...just like the genuine joy and like Oh,like the it's, an overwhelming feeling I think to like meet so many people whoactively want to like share their stories with you and connect with you in like a pretty intimate way and likequickly yeah is. I think I wasn't totally prepared forlike how tiring that is like how it's it takes a bit out of you, and that'sonly because, like I wanted to be there for every single person and everysingle person was making me feel like something really special in my heart,so it was slike. I went home and then slept for like twelve hours. Well, let's talk about that energy alittle bit, because I know exactly what you're talking about you have becomesuch a spokesperson for the future of Star Trek. You've made star truckhistory, but also as a spokesperson for the Lgbtq community as well. You alwayshave that pressure to be on or to say the right thing or to make sure thatsomebody e who has ten seconds to tell you how much they love you and why theylove you and why they love Adira and why this is so important. You know I'vebeen on that side like I met Mary Wiseman for the first time and she wasjust there hanging out. It's like how do you tell an actor from the Star TrekUniverse, how much they mean to you in the Star Trek Universe, but how muchthey're doing for the community at large- and you have to just take all ofthat when you took this role, you weren'tjust showing up to the set and doing your part, you had to become this activist typerole for our community and you've also had to become a spokesperson for thestar check franchise, but you weren't the most familiar with going in. How did you deal with all of that kindof pressure? I mean some actors show up to set they film and they show up forpress day and that's it, but you kind of are obligated to participate in somany different ways. How do you deal with that pressure? I think from like from the moment thatI got this job, that I got the call that I was going to do this job it. Iknew that it wasn't going to be, it might be like A. I think this might belike a once Ben a whole lifetime experience of like the amount of myselfthat and like my care and time and love that I've put into this and how, like sometimes transparent, itis between like story and my life. I think it's probably going to be one ofthe most unique things that I ever do because of that, and for that reason like it didn't feellike a huge leap to bring in the rest to bringin you know talking about it, probably during like interviews and and podcastlike this, like it, it didn't feel like a huge ly, but justfelt like okay well, this is this is part of it and it everything felt very natural and correct, like I, I wouldn'tnot want to be talking about this. I want to be talking about this, all ofit all the time like it's, it's extremely important to me personallyand in the world and in terms of our show and everything like it would feelweird to not. It would feel weird to just go to Satan film and then leave yeah. Well, I like that- and you knowyou said it so correctly- you're always going to be able to look at this rolein this point of your career and see how you changed as a person as well ashow the franchise of Star Trek has changed. You know this is part of yourhistory too. Like you mentioned, no entertainment has always been a part ofyour life. You took ballet, you started acting in eight seven, you were afinalist for the National Young Arts Foundation for theater. What benefitdid being so involved in the entertainment community, while growingup have on your life that you wouldn't have experienced without the arts...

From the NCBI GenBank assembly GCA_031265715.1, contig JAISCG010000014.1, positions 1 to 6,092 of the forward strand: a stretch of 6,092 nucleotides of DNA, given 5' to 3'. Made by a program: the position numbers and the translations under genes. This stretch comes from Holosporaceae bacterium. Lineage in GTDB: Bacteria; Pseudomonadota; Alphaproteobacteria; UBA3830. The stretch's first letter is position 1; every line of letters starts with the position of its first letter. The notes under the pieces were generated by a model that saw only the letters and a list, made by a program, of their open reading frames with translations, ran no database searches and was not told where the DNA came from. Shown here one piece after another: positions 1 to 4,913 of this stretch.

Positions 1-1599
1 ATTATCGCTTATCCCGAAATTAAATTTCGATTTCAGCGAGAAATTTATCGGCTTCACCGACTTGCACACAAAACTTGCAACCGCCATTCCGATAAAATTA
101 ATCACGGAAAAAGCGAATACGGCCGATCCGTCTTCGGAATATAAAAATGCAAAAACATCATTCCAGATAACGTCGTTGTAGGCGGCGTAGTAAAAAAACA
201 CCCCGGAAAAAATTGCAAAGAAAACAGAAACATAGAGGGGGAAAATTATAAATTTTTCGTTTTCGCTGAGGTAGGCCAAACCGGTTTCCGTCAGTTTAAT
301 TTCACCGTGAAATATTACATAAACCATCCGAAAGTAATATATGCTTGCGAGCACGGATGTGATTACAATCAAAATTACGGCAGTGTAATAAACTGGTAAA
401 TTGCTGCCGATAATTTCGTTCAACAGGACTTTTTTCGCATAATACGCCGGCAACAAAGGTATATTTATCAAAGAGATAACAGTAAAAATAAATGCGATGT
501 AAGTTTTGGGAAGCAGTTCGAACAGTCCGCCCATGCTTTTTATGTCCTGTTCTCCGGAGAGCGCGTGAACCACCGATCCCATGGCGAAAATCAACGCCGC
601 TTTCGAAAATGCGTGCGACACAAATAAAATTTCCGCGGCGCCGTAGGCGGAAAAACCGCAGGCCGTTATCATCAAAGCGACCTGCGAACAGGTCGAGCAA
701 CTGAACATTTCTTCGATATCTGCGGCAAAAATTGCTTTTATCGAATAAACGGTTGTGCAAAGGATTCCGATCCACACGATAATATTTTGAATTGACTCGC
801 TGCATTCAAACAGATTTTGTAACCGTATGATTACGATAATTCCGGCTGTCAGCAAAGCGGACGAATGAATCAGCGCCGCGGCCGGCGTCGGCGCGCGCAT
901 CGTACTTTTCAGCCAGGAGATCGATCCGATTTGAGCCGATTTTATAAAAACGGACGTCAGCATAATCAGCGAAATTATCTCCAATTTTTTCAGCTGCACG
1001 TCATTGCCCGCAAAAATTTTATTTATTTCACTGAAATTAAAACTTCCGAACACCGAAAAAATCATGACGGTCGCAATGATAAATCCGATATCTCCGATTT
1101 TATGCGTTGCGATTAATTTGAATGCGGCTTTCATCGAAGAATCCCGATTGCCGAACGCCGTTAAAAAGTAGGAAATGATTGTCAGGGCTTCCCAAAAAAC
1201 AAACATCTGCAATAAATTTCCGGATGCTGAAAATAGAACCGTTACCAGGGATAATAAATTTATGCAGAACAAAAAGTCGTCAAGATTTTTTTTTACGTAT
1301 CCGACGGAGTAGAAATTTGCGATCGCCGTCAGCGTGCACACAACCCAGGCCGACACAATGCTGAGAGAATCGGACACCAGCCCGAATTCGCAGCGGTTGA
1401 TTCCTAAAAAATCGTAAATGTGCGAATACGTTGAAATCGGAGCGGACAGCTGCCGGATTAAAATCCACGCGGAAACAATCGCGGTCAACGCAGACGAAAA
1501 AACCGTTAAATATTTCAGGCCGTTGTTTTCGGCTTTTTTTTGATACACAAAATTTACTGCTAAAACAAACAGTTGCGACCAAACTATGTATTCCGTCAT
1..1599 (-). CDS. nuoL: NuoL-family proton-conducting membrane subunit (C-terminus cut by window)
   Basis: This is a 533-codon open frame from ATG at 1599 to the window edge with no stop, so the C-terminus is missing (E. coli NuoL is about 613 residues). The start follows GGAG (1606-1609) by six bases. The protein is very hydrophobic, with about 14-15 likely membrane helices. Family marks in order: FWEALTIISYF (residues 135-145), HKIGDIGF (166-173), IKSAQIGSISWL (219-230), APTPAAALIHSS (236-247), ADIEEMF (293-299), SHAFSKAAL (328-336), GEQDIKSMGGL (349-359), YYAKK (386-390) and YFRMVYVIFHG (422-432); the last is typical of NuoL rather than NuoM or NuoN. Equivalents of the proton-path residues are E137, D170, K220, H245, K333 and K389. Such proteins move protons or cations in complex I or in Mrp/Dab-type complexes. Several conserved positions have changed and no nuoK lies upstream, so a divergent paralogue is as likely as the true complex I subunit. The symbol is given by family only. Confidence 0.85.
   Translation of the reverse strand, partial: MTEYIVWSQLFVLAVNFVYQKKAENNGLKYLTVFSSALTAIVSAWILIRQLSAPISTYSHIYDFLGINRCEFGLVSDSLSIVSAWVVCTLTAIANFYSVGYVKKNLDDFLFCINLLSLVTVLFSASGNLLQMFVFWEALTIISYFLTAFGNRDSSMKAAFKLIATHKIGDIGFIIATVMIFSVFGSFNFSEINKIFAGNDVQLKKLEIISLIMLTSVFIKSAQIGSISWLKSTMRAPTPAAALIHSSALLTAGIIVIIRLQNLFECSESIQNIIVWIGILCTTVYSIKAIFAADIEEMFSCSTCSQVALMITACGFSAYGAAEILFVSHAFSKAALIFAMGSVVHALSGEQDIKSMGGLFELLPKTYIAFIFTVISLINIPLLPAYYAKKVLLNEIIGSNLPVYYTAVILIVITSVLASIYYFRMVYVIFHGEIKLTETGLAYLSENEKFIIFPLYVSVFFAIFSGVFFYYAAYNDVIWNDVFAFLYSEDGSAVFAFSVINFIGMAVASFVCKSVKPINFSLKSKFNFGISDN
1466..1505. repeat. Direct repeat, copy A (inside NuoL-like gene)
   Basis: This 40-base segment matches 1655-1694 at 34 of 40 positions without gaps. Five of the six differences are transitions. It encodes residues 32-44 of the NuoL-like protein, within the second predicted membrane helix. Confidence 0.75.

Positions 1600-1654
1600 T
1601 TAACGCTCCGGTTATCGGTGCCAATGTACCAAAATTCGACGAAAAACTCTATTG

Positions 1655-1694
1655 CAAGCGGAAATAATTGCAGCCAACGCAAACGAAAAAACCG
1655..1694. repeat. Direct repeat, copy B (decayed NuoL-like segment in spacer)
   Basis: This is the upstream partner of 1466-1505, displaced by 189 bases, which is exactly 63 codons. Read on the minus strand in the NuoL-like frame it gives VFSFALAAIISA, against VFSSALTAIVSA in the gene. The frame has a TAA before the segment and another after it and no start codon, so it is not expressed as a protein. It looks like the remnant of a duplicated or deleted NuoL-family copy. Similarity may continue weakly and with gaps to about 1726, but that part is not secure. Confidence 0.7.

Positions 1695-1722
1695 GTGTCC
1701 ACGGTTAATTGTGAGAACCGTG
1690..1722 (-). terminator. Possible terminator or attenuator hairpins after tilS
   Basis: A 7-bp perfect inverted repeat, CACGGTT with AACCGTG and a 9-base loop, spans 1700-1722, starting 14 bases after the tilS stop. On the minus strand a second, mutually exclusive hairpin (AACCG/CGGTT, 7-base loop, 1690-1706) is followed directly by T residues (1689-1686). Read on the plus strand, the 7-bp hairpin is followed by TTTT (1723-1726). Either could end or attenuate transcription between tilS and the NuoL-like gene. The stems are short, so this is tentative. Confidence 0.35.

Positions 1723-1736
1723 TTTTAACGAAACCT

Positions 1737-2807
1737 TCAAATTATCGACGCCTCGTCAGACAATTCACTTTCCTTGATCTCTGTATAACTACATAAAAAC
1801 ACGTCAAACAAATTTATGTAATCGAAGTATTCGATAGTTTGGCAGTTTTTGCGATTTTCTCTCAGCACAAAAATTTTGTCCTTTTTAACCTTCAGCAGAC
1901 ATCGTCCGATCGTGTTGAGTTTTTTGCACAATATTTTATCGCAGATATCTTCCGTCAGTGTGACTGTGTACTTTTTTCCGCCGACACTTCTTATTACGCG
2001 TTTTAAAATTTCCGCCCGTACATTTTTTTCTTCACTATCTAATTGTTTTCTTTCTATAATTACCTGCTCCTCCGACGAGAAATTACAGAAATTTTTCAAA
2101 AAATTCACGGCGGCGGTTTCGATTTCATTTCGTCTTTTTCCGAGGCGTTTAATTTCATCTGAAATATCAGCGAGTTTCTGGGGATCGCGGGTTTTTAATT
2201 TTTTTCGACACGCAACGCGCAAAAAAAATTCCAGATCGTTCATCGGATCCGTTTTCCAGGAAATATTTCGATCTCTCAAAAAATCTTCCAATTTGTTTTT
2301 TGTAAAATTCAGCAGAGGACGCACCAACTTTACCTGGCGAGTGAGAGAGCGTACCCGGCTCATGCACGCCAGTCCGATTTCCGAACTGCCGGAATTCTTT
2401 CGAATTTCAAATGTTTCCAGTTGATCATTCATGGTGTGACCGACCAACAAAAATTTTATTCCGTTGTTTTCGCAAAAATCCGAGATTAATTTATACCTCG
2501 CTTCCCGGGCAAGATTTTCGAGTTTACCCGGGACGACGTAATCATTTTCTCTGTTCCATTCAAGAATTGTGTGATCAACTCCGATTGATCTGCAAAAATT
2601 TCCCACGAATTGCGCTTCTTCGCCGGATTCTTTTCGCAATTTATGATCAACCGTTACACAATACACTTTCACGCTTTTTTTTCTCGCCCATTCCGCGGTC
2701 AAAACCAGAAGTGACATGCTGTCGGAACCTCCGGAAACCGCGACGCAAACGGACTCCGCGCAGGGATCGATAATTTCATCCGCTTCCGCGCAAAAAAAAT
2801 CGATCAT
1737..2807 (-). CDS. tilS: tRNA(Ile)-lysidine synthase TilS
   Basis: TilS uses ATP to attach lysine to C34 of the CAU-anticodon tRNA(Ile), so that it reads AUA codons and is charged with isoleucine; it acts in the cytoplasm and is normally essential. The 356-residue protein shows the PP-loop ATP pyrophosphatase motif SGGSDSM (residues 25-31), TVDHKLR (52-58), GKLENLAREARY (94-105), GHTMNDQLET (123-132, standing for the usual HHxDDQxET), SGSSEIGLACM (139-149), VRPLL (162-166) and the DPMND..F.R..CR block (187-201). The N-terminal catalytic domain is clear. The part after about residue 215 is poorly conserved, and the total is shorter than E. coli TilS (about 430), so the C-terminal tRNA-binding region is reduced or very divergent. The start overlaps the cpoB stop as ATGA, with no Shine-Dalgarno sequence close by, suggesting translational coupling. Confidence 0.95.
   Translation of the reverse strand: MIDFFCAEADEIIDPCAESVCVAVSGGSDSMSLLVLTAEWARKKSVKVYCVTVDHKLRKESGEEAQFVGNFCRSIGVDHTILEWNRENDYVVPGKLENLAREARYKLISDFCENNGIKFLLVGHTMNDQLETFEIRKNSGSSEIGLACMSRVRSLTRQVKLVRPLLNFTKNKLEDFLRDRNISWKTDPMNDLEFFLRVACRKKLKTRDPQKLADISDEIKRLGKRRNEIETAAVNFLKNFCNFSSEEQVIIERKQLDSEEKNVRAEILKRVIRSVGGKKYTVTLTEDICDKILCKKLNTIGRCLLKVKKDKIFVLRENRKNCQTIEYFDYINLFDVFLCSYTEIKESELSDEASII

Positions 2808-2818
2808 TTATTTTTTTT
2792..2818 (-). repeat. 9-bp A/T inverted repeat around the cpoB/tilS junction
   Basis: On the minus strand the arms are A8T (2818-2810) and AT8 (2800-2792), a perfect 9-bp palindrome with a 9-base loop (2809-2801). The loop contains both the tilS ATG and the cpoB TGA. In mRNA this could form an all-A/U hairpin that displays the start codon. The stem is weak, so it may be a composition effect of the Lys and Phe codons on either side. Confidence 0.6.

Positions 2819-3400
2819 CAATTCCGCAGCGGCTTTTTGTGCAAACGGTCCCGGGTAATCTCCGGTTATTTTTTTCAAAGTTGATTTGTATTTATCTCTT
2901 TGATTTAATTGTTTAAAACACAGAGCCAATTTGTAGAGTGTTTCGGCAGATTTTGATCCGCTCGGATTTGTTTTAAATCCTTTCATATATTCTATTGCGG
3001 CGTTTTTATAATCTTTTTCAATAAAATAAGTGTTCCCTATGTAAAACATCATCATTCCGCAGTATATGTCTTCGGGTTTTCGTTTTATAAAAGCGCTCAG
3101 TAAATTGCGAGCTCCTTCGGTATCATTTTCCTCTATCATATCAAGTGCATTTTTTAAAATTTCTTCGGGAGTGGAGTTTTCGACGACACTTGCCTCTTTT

I it gave me, I mean it. It's such a hard question. Now it's soloaded, you can go so many different directions. Yeah I mean I don't. Idon't think that there was a world in which I didn't end up pursuingthe arts in some way. Like you said, I did sort of go allover the place and like try a bunch of different aspects of it,but I think that's I just been that way. Since I was a kid-and I think for multiple reasons, the the escapismpart of it, the the the like Adrenalin Vesta, itgives you the freedom that it gives you the fear. There is never. I hatefeeling settled like I hate just feeling like okay. This is where I amnow, and this is going to be how it is forever like I just I constant changeand constant trial and error and constant, like looking into yourselfcheck in and see like, what's changed, see how you're feeling that kind ofvulnerability is something that I feel like gets shut out in, like almost every other profession,because it because people force you to like and you need to to kind of likeget by- and this is one of the only ones that it's like okay well, do bothkeep a really hard skin, but you're also going to have to do the rest and,like the emotional work of it, I no. I love that you know you're right likefor people that have a corporate job. You sit at a desk from nine to five andit's always give give give and you're just kind of like a number. This isreally a unique opportunity, like you said, to kind of work on yourself andand these rules I know when I was on stage. It was always those few minutesand I wasn't being bullied or I wasn't have to you know, worried about youknow personal life and, of course, the applause kind of helps that you know Iyou know I was. I was in my own for these few moments we talked about in the article you grewup in California, you've moved to London, you made a home in London, thenyou had to go film for months in Canada as part of the cast, but then isolated.You know under safety protocol. Where is your heart right now, where youconsider a home is home truly where your heart is or do you have? You have a location that you're likenow I can relax now, I'm home. I feels like London weirdly and I'm in La now, because that's Imean I have roots here and everything and Yeah but yeah I don't know, I don'tknow what it is. I think it's a mixture of like the people that I have thereand just the place as a whole. I just very muchwant to end up there. All right, okay, well, we'll miss youin California were like no, there are, there are star trick. Discovery has become such ahot bed, a fan and critic discussion. It's broken many star trek norms. Whatdo you say to fans who say that you're changing the worldof Star Trek so much and especially discovery? You know, there's some fansthat are quite not on board. What do you say to those Star Trek Fans? I think the the first and most important question. Iwould ask people who might not feel super on board with discovery orsuper into it is like. Why is, I think, just toanalyze? Why and I mean that, in terms of of likethe diversity and the queerness on our show, I think you know there's it's it's likeit's scary, to see something that you love, so much change and look different,but also in the world of Star Trek it.